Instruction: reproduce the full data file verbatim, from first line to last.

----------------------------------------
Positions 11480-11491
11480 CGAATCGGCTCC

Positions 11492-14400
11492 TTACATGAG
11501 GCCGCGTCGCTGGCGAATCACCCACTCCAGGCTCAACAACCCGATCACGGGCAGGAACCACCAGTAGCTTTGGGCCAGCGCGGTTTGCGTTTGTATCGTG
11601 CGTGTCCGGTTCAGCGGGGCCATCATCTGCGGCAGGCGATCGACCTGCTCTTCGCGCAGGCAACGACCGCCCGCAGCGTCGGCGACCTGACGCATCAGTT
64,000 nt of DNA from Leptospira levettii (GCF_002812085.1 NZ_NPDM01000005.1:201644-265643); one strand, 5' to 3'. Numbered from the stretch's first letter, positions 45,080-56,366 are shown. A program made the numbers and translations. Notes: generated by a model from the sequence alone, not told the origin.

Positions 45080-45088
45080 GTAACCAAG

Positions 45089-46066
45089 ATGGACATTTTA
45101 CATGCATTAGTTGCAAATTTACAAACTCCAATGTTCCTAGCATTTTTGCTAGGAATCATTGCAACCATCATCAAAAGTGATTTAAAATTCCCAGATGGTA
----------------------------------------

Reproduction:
Positions 11480-11491
11480 CGAATCGGCTCC

Positions 11492-14400
11492 TTACATGAG
11501 GCCGCGTCGCTGGCGAATCACCCACTCCAGGCTCAACAACCCGATCACGGGCAGGAACCACCAGTAGCTTTGGGCCAGCGCGGTTTGCGTTTGTATCGTG
11601 CGTGTCCGGTTCAGCGGGGCCATCATCTGCGGCAGGCGATCGACCTGCTCTTCGCGCAGGCAACGACCGCCCGCAGCGTCGGCGACCTGACGCATCAGTT
64,000 nt of DNA from Leptospira levettii (GCF_002812085.1 NZ_NPDM01000005.1:201644-265643); one strand, 5' to 3'. Numbered from the stretch's first letter, positions 45,080-56,366 are shown. A program made the numbers and translations. Notes: generated by a model from the sequence alone, not told the origin.

Positions 45080-45088
45080 GTAACCAAG

Positions 45089-46066
45089 ATGGACATTTTA
45101 CATGCATTAGTTGCAAATTTACAAACTCCAATGTTCCTAGCATTTTTGCTAGGAATCATTGCAACCATCATCAAAAGTGATTTAAAATTCCCAGATGGTA